Jiu-jitsu is known for enabling the smaller person to overcome the bigger person. How? What’s the secret? Positioning. From a good position, things are easy, from a bad one they are difficult. A big person you stand in front of is far more dangerous than one you stand behind.

The classic example from The Art of War: when fighting on a hill, fight from the top, facing downward. Gravity is on your side and works against the opponent. Even better is to have the sun behind you — it becomes difficult for the opponent to see. The idea is to find or create positions that have natural advantages.

Fifteen years ago, I had an idea for a large-scale impact project. It was going to take years just to articulate. Working 50 to 60 hours per week, I wasn’t in position to make it happen. I didn’t control my time. Entrepreneurship was the ultimate positional improvement because it would (eventually) give me the freedom to write when I wanted.
In jiu-jitsu, we say “Don’t try to win from where you are. Try to get into such a good position that winning is inevitable.” Rather than engage in direct battle from a weak position, position yourself so that all advantages are in your favor.

Positioning in business and/or marketing often refers to how an audience or a market sees a certain brand. Are they number one? Are they the coolest? Most reliable? This is an important factor, but one’s position in the traditional sense is made up of an array of factors. You may post losses this quarter but have just signed enough clients to make the next year better than the last decade. You may have lost your star salesperson, but actually improved team atmosphere. On paper, you are “losing”, but your position has improved.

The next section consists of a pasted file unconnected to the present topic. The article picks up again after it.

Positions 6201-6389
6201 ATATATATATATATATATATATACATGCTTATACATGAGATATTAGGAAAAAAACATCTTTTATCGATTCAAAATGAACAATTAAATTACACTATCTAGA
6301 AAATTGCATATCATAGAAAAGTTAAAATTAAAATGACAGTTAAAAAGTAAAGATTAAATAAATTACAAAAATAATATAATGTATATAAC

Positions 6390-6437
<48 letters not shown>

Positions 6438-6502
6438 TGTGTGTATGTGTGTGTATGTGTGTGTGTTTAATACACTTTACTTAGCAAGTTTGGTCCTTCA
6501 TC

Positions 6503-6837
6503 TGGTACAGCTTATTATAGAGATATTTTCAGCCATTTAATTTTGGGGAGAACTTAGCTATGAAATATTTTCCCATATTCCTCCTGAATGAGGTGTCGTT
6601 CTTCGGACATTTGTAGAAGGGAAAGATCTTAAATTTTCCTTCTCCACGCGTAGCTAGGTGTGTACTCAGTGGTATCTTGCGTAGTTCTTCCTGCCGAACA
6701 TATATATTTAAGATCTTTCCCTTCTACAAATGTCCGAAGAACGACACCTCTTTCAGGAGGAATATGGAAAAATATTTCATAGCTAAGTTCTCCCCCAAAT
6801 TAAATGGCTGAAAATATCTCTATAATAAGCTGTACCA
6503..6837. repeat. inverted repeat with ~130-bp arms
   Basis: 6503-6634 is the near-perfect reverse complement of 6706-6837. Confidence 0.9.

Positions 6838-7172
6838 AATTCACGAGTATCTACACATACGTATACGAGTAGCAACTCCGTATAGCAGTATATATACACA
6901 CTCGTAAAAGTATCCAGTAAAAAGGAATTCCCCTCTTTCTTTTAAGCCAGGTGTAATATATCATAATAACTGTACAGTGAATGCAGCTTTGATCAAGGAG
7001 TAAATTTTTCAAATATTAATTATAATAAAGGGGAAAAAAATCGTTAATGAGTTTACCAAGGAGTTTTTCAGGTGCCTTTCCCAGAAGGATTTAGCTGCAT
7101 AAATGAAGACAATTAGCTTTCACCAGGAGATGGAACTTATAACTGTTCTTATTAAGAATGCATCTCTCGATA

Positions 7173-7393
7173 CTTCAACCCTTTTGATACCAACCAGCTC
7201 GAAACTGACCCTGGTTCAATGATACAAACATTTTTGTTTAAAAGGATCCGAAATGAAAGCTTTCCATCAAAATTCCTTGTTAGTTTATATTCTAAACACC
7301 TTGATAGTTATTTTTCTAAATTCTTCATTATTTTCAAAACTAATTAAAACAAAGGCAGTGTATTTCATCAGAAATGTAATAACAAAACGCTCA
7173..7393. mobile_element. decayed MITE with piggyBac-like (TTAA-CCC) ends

Musk’s story is one of brilliant positioning. Dreaming of space travel since childhood, Musk developed a knack for technology early. At 12, he sold a video game he had developed on his own for $500. He studied science and economics before moving to California to start his PHD which he left after two days to start his first business, Zip2 with his brother for $28,000. Being ahead of the technology curve, Musk’s Zip2 served a market notoriously slow to adopt technology — newspapers — offering them city-guide software. Over four years, Zip2’s clients grew to over 160 major publications and was sold for $307 million. Musk received $22 million, with which, seeing an opportunity in online financial services, he launched x.com which later became PayPal. In 2002, eBay bough PayPal for $1.5 billion – Musk’s 11% share earned him $165 million. It was with this windfall, he was able to start his first space-travel company, Space X, as well as Tesla, Solar City, Hyperloop and more, and has positioned himself to actually shift the collective direction of humanity towards a bright, sustainable future.

What is happening in your market and in the world at large that you can leverage to better position yourself? What are the hidden strengths and weaknesses in your current position?